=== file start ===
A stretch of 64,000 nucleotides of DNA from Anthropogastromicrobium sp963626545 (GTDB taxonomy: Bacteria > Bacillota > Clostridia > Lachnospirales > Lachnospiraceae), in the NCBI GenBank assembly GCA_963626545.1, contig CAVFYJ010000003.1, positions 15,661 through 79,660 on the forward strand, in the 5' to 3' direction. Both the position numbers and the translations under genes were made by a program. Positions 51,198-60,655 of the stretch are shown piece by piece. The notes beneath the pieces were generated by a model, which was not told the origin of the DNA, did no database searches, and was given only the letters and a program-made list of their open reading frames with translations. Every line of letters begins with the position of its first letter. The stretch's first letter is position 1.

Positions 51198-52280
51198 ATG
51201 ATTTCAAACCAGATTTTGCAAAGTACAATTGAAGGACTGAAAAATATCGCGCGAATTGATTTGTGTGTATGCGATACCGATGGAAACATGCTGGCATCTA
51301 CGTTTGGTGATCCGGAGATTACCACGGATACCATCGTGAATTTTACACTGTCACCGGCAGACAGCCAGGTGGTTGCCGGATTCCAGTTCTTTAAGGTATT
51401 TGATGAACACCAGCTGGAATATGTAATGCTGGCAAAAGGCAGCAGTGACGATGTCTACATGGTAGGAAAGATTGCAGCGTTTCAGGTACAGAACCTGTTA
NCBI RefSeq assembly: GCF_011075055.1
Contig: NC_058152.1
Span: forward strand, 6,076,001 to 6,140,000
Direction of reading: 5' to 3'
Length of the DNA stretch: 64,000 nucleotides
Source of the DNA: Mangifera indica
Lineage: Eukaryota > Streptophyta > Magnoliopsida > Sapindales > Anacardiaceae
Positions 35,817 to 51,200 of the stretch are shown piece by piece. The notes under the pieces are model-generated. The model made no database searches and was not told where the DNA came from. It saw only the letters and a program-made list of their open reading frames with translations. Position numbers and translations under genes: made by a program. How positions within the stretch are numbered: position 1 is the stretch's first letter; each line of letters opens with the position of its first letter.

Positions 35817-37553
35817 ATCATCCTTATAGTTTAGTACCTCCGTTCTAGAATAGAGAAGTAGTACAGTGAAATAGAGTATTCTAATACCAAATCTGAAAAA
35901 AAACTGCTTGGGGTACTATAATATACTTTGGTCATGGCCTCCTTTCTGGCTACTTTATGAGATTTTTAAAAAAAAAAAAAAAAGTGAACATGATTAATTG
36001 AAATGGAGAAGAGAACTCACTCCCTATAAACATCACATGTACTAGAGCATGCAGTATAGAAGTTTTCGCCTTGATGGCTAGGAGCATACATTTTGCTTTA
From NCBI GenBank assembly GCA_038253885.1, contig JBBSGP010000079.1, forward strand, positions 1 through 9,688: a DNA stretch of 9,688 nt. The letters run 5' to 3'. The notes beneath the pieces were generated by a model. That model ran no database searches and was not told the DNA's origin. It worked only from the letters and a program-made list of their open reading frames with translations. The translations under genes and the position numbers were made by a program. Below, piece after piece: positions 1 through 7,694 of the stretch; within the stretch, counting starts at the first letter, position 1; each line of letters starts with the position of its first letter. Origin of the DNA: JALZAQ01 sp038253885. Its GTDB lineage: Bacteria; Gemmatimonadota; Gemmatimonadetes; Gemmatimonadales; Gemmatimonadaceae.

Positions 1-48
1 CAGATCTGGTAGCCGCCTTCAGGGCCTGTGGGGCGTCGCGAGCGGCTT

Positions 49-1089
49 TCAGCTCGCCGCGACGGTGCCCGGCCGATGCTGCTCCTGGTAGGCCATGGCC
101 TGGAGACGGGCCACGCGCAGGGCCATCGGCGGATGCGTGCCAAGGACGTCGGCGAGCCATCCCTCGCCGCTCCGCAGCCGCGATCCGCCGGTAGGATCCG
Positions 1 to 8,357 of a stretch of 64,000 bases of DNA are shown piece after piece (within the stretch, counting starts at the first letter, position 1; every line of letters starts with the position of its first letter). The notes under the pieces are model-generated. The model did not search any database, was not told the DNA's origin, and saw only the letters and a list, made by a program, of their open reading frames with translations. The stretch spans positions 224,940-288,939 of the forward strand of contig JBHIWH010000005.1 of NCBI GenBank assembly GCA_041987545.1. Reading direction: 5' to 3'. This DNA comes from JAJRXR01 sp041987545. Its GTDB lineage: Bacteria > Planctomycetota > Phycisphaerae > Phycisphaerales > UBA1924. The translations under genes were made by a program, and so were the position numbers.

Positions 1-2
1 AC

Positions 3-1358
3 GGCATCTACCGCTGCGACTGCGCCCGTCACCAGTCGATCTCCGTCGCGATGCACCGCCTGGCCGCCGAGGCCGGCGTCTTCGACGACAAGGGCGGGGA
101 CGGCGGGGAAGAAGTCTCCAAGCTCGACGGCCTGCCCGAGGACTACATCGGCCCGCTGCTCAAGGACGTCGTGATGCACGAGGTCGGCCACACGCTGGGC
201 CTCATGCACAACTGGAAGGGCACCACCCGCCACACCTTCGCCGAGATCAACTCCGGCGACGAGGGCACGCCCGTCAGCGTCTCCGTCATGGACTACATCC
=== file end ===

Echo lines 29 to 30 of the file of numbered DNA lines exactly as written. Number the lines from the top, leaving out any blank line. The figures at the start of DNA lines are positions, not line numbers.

3 GGCATCTACCGCTGCGACTGCGCCCGTCACCAGTCGATCTCCGTCGCGATGCACCGCCTGGCCGCCGAGGCCGGCGTCTTCGACGACAAGGGCGGGGA
101 CGGCGGGGAAGAAGTCTCCAAGCTCGACGGCCTGCCCGAGGACTACATCGGCCCGCTGCTCAAGGACGTCGTGATGCACGAGGTCGGCCACACGCTGGGC